Is there a psychological driver behind feminism?

Yesterday a supporter asked me if I knew anything about ‘dick swab’. I said I didn’t, worrying he might be about to regale me with a story about a type of cotton bud used in STD clinics. But it turned out he was referring to Dick Swaab, a distinguished 69-year-old Dutch brain scientist, whose book WE ARE OUR BRAINS: From the Womb to Alzheimer’s was recently published. A broadsheet review of the book included this:

At the hear of the book is Swaab’s insistence that neuroscience has settle the nature-nurture argument in favour of nature. As he rightly says, the orthodoxy a few decades ago was that at birth we are blank slates, destined to be scribbled on by our families and societies. The left, in particular, was obsessed with this idea, convinced it meant we could be altered by social and political change. Swaab reports bitter confrontations with nurturist gays and feminists as he tried to refute the idea of the blank slate.

In fact, he and his pro-nature colleagues won this battle some time ago and neuroscience has sealed the victory. It is plain that, at birth, we have a whole range of innate tendencies, most of which will be only marginally affected by our experiences.

The supporter then reminded me I’d had an article published by AVfM, drawing on a couple of books, Professor Louann Brizendine’s The Female Brain and Professor Simon Baron-Cohen’s The Essential Difference. The article was titled, ‘Is there a psychological driver behind feminism?’ and it’s here:

About Mike Buchanan

I'm a men's human rights advocate, writer, and publisher. My primary focus is leading the political party I launched in 2013, Justice for Men & Boys (and the women who love them). I still work actively on two campaigns I launched in early 2012, Campaign for Merit in Business and the Anti-Feminism League. In 2014 I launched The Alternative Sexism Project, aiming to raise public understanding that the sexism faced by men and boys has far more grievous consequences than the sexism faced by women and girls.
This entry was posted in Uncategorized. Bookmark the permalink.
  • rawbradford

    Mike, By coincidence I have just this afternoon stumbled upon some absolutely brilliant Norwegian videos on the very subject of nature versus nurture. Apologies if this is old news to you but it may be worth passing on to others anyway. I cannot recommend these videos too highly. They are in Norwegian but with good subtitles – and some of the key interviewees are Brits/Americans speaking English. Don’t be fooled by the first half of the videos, which seem to follow an orthodox “it’s all nurture” narrative. The canny interviewer is just giving the gender studies / sociologist types enough rope to hang themselves. The second half of each video sees their position crushed by genuine scientifically based research – which clearly demonstrates the very strong role of ‘nature’ (genes). Go to When these videos were aired on Norwegian State TV they had such a profound effect that the Nordic Council of Ministers decided to close down the NIKK Nordic Gender Institute. Excellent!Rick BradfordDate: Sun, 26 Jan 2014 17:44:58 +0000 To:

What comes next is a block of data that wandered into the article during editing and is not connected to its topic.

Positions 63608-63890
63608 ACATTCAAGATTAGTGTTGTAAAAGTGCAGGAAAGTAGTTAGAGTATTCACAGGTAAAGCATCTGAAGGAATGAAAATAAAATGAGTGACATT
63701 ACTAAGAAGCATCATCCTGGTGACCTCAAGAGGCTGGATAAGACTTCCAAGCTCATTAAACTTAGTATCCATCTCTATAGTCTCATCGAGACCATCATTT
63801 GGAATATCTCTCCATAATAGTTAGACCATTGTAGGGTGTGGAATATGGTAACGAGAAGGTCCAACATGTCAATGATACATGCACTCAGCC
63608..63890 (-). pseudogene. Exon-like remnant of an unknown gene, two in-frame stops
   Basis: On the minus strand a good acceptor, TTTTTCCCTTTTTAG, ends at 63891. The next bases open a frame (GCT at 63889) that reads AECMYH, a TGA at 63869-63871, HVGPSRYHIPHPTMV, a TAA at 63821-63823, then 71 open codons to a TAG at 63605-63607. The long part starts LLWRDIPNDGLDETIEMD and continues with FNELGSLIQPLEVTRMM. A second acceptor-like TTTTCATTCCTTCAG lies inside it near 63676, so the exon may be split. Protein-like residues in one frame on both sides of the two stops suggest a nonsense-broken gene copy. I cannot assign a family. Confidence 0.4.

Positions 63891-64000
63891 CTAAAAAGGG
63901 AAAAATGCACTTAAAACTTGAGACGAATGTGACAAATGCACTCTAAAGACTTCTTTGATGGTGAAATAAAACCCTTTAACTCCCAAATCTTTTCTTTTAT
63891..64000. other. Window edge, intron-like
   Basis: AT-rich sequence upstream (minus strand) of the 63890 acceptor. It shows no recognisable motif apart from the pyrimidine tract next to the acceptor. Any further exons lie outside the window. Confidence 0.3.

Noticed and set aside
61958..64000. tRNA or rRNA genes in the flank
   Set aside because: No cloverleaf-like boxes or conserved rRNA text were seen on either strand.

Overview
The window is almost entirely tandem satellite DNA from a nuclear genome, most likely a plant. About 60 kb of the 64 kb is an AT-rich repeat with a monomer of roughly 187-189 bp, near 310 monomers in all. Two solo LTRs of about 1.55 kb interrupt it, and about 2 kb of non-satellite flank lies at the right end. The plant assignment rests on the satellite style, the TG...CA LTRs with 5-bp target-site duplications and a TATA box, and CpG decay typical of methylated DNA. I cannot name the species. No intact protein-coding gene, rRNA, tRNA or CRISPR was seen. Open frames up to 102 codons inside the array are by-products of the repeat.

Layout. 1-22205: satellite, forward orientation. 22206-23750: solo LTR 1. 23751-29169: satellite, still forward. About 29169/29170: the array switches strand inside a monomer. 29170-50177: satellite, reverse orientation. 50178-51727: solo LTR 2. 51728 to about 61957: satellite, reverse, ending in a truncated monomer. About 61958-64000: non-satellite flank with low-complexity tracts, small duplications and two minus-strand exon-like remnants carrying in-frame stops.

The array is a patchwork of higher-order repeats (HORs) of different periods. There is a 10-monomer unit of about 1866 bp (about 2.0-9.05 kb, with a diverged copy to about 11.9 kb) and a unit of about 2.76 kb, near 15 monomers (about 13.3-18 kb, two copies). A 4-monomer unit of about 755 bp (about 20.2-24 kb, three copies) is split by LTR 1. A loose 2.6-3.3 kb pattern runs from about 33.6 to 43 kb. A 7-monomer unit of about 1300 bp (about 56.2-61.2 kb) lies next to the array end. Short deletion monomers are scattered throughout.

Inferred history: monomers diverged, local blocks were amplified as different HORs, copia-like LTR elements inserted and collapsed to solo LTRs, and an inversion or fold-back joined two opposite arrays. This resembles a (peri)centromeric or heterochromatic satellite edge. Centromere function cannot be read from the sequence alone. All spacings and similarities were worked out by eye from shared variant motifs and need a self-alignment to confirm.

• To date the most Gender equal societies have been the communist soviet empire and the regimes in the influence of Maoists. In their heyday these regimes worked hard to eliminate any semblance of natural variation.  Among their  achievements were  a still unsurpassed vocational plurality amongst women, very much higher proportion of economically active women than the “west” and female participation in high risk roles. Pretty universal state childcare and comparatively few officially part time jobs. Little or no maternity leave meaning long uninterrupted careers. After all in a workers state everyone has to be a worker. In fact very much greater equality of outcomes than the  “Swedish model”. 
    Of course the cost of this was high in terms of the oppression needed to crush any human variations, ambitions or proclivities. Including those influenced by biology. 
    Indeed the sheer effort those societies had to devote to oppression is perhaps a measure of how strong nature is over nurture. Despite the efforts to educate their populations to be good gender equal socialists/communists. 
     I wonder why modern feminists don’t uniformly laud such equal societies? Could it be that often their own people eventually simply stopped believing in their rule or in China the party stopped  believing.  Or perhaps it is the realisation that the truth is that  those regimes demonstrate that the achievement of their kind of equality requires multiple oppressions by the state. Oppression that begins with manipulating justice to achieve policy and bypassing  democracy (as the people have a “false consciousness ” if they disagree). 
    An echo or ghost of this feminist heyday is found in the fact that Sweden is only middling on the measures of gender equality  in the EU . The really “equal” societies can be found amongst the new EU states from behind the “iron curtain” .